12. A method for making a fiber bed element for removing and collecting small particles of liquids or soluble solids from a gas stream comprising the steps of: arranging a layer of fibers on a supporting screen; punching a plurality of pin holes in the fiber layer; placing additional fiber layers against the first layer and producing a plurality of pin holes as it is placed against the previous layer and supported by the screen; and positioning a retaining device against the top fiber layer to protect the bed surface from damage.
13. The method as claimed in claim 12 wherein the fiber layers are formed of glass.
14. The method as claimed in claim 13 wherein the fiber is from about 20 microns to about 300 microns in diameter.
15. The method as claimed in claim 12 wherein the fiber layers are formed of polypropylene.
16. The method as claimed in claim 15 wherein the fiber layers are formed of metal.
17. The method as claimed in claim 15 wherein the fiber layers are formed of ceramic.
18. The method as claimed in claim 15 wherein said fiber layers are compressed to achieve a density sufficient to provide high efficiency collection of submicron mist and the pressure drop of the saturated filter bed will be between 1.1 and 3.0 times the pressure drop of the dry filter bed as originally constructed.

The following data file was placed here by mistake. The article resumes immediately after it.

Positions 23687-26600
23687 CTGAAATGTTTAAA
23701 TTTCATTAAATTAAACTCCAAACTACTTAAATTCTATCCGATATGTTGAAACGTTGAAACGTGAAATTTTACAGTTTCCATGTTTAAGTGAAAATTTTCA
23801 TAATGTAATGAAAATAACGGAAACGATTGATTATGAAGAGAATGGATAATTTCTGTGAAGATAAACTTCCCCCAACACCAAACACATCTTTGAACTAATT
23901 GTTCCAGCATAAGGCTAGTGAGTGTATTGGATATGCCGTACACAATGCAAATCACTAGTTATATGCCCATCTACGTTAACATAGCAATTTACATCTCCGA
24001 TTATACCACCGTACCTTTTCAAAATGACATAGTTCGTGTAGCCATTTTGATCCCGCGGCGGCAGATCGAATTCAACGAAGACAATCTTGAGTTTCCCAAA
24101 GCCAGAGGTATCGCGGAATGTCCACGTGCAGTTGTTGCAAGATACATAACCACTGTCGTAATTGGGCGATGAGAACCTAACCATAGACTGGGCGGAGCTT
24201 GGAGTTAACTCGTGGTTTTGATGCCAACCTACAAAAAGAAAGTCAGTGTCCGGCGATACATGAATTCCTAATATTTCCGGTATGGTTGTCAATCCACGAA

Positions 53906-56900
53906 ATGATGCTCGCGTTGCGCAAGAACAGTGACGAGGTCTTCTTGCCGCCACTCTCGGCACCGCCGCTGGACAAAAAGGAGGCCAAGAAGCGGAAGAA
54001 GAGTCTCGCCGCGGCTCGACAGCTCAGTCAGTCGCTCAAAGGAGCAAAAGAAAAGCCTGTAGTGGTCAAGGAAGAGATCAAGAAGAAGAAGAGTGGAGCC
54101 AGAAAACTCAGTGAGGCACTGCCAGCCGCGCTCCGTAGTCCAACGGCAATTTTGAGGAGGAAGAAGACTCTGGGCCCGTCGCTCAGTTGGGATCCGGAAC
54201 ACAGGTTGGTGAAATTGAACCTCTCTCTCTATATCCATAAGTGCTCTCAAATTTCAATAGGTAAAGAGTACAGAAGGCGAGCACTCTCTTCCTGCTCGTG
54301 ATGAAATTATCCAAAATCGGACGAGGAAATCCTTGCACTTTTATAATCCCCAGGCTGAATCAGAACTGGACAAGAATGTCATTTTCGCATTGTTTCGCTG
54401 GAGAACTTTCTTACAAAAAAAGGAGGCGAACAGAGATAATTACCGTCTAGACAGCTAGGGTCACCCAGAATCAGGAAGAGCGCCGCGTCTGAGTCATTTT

19. The method as claimed in claim 12 wherein all layers are of the same fiber.
20. The method as claimed in claim 19 wherein the density and fiber size is uniform throughout the bed.
21. The method as claimed in claim 12 further comprising the step of compressing the fiber layers to achieve a density sufficient to provide high efficiency collection of submicron mist.
22. The method as claimed in claim 21 wherein the density of each fiber layer before compression is approximately 144 kilograms per cubic meter and the density after compression is approximately 176 kilograms per cubic meter.
23. The method as claimed in claim 12 wherein the fiber layers are positioned against each other to eliminate voidages therebetween.
24. A method for making a fiber bed element for removing and collecting small particles of liquids or soluble solids from a gas stream comprising the steps of: punching a plurality of pin holes on a continuous fiber layer; arranging a continuous fiber layer on a supporting screen; and tensioning the continuous fiber layer to achieve a predetermined fiber layer density.
25. The method as claimed in claim 24 wherein additional punched continuous fiber layers are arranged and tensioned on the supporting screen.
26. The method as claimed in claim 24 wherein the fiber is from about 3 microns to about 35 microns in diameter.
Description
BACKGROUND OF THE INVENTION

This invention relates to fiber bed elements and processes for removing and collecting small particles of liquids or soluble solids from a gas stream.